Scientists Find No Link Between Flu Vaccination And Reduced Risk Of Covid-19

(ORDO NEWS) — A large study of more than 46,000 Danish health workers found no link between influenza vaccination and a reduced risk of coronavirus infection or hospitalization due to Covid-19.

The Department of Cardiology and Emergency Medicine at the University Hospital of Copenhagen and the University of Copenhagen (Denmark) have not been able to confirm that influenza vaccination has an effect on reducing the risk of contracting coronavirus. The study is published in The Journal of Infectious Diseases .

Previously, scientists assumed that immunity to the influenza virus could provide protection against Covid-19 and hospitalization due to it due to the similarity of immune responses: for example, a study of doctors from Taiwan showed a 28 percent decrease in the likelihood that a patient with SARS-CoV-2 will need mechanical ventilation, and a 24 percent drop in the risk of infection. Therefore, at the dawn of the current pandemic, it was recommended to be vaccinated against influenza for prevention.

The authors of the new study decided to revisit previous arguments and understand how influenza vaccination affects the risk of hospitalization due to Covid-19 and the infection itself. They have screened for SARS-CoV-2 antibodies among staff at multiple healthcare facilities in Copenhagen and the Zeeland region of Denmark.

Blood samples were taken three times: from April 15 to May 7, 2020, from June 2 to 10, and from September 30 to October 7. In addition, all participants filled out an online questionnaire about hospitalization and symptoms related to Covid-19, general health status and availability of a flu shot for the 2018-2019 or 2019-2020 season.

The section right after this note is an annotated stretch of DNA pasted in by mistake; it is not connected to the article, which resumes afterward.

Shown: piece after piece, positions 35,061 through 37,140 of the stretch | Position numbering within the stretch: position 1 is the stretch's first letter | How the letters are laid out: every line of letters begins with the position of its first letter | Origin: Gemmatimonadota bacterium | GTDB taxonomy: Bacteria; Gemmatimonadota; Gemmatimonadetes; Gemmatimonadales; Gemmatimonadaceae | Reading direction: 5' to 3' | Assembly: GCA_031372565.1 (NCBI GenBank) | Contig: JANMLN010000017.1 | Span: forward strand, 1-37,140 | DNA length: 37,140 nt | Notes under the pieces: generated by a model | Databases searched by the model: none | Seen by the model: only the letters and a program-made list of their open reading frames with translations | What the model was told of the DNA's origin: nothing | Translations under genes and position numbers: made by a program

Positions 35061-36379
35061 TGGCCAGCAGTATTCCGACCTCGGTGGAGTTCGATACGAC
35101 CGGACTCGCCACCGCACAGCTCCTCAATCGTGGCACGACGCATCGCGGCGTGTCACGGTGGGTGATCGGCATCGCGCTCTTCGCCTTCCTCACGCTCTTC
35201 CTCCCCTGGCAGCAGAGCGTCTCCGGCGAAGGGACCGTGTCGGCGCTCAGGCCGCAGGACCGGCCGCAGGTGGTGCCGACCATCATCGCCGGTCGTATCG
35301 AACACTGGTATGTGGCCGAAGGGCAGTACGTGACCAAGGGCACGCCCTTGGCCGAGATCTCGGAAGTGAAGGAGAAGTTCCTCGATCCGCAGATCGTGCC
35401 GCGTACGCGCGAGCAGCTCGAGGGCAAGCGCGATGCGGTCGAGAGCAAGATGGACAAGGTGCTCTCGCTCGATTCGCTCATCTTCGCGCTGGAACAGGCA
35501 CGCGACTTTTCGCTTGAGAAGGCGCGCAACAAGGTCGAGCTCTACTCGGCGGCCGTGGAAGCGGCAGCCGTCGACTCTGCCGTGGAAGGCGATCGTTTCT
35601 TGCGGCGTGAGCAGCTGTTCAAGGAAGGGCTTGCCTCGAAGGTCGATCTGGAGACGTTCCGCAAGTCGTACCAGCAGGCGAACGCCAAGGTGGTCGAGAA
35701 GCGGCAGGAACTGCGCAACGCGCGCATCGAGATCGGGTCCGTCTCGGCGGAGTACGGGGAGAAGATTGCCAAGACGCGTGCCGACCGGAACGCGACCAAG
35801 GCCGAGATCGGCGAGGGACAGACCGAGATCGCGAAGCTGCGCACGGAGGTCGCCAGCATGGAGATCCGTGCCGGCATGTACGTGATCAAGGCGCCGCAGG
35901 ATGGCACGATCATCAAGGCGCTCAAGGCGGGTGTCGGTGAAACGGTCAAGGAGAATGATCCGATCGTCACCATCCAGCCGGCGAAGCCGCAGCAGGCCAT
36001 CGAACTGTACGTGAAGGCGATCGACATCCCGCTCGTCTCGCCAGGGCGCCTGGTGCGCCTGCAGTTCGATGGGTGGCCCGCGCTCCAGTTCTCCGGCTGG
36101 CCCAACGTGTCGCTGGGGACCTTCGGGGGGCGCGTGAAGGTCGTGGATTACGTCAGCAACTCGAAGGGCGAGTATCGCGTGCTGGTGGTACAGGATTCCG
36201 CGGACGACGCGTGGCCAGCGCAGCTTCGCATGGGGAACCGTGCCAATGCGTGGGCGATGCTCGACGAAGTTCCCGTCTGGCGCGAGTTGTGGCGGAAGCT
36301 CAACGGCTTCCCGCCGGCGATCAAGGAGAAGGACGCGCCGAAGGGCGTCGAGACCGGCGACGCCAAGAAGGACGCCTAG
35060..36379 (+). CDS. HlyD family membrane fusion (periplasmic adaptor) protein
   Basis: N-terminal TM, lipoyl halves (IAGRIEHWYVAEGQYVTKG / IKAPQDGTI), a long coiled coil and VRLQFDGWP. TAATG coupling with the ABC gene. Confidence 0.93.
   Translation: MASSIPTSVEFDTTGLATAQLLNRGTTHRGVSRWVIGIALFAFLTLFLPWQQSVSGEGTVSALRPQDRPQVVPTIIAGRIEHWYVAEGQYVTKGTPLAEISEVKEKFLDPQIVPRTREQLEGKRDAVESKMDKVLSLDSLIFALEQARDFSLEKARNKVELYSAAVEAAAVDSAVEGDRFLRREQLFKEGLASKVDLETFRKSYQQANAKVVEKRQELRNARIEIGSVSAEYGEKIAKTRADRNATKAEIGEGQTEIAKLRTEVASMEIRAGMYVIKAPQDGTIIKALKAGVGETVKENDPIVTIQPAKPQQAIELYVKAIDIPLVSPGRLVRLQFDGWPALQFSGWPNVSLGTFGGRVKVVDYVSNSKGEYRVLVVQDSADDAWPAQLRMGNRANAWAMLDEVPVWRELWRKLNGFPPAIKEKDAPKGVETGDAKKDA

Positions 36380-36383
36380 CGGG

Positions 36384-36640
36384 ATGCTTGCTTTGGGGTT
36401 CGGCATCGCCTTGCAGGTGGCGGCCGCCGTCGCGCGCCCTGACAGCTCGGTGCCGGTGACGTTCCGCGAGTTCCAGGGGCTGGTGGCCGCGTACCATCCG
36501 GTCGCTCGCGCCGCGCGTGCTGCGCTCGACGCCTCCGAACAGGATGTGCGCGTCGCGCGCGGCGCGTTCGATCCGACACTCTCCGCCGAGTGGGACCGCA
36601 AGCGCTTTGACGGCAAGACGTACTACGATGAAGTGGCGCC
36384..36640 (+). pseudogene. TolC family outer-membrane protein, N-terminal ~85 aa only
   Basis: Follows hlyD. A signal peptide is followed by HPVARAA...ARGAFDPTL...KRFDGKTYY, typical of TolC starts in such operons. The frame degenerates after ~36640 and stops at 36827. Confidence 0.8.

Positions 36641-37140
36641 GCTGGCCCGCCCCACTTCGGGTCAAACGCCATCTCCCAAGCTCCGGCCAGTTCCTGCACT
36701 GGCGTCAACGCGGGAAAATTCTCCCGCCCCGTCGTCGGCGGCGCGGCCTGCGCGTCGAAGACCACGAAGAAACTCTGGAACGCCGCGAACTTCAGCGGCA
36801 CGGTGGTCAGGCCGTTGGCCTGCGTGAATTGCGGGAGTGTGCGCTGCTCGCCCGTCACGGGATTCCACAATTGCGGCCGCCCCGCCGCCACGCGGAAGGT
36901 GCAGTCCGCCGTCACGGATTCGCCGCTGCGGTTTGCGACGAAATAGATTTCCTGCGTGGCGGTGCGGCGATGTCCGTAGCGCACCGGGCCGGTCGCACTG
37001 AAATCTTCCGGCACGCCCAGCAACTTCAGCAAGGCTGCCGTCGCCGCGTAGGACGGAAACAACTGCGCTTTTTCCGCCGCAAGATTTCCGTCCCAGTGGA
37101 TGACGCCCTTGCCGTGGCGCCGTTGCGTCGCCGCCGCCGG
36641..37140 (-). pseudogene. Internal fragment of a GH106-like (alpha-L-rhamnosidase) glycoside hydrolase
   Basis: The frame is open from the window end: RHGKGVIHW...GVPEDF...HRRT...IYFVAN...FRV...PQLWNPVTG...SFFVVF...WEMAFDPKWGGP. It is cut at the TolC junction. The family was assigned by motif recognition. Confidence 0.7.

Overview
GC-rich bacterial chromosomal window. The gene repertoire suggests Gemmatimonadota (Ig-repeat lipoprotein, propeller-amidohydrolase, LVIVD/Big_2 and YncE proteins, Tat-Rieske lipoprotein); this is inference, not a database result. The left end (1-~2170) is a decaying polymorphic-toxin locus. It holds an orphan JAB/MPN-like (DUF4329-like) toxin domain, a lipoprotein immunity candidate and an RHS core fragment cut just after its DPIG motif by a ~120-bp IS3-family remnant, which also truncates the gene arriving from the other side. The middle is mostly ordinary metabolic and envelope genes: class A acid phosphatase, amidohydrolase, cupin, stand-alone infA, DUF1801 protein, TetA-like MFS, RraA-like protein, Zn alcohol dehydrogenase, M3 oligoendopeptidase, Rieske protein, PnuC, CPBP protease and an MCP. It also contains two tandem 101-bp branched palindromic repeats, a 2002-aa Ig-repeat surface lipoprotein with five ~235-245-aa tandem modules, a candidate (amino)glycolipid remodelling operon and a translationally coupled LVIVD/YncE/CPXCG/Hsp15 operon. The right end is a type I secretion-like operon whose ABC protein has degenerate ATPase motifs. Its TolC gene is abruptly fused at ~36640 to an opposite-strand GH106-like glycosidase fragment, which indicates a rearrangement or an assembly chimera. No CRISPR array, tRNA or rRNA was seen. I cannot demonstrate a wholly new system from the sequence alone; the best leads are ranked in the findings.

Initially, the sample included 60,681 people under the age of 65, but later it decreased to 46,112 people: more than 36,000 of them were women, the average age was 44-46 years, the body mass index was 24.22, and almost 10,000 were smokers.

Participants who were vaccinated against the flu were older, more educated, and had more comorbidities than those who were not vaccinated. In total, 3379 people were ill with Covid-19: they were either treated in hospitals or had obvious symptoms of coronavirus infection.

Adjusted for age, chronic illness (diabetes was most common), smoking status and other factors, the adjusted risk of hospitalization due to SARS-CoV-2 for people who received the flu vaccine was 0.89-0.91 compared with unvaccinated.

The likelihood of symptomatic Covid-19 for vaccinated people was estimated at 1.16-1.24. The chances that those vaccinated against Influenza Virus will in principle have antibodies to coronavirus were 1.00-1.06.

In addition, the researchers analyzed a group of 1,841 participants over 65 years of age: in their case, the risk of infection, which was determined by the presence of antibodies, was 0.93-0.99 for those vaccinated against influenza compared to those who did not receive the vaccine.

As with younger people, scientists have not found any significant effect of influenza vaccination on the likelihood of hospitalization or the development of Covid-19 symptoms at any time of the year.

“To our knowledge, this is the first large-scale study to assess the impact of influenza vaccination on the severity of coronavirus-related illness in healthcare workers.

Previous data on its nonspecific protective effects were at variance. <…> In our work, having a flu shot did not change the risk of hospitalization or symptoms of Covid-19 and was not associated with the risk of SARS-CoV-2 infection, “the scientists concluded.

Of course, the design of this study also has limitations: firstly, information about the severity of Covid-19 is based only on the results of a survey completed by the participants themselves. In addition, confusion cannot be ruled out: influenza vaccination in Western countries is more common among people with better health insurance or more aware of their health.

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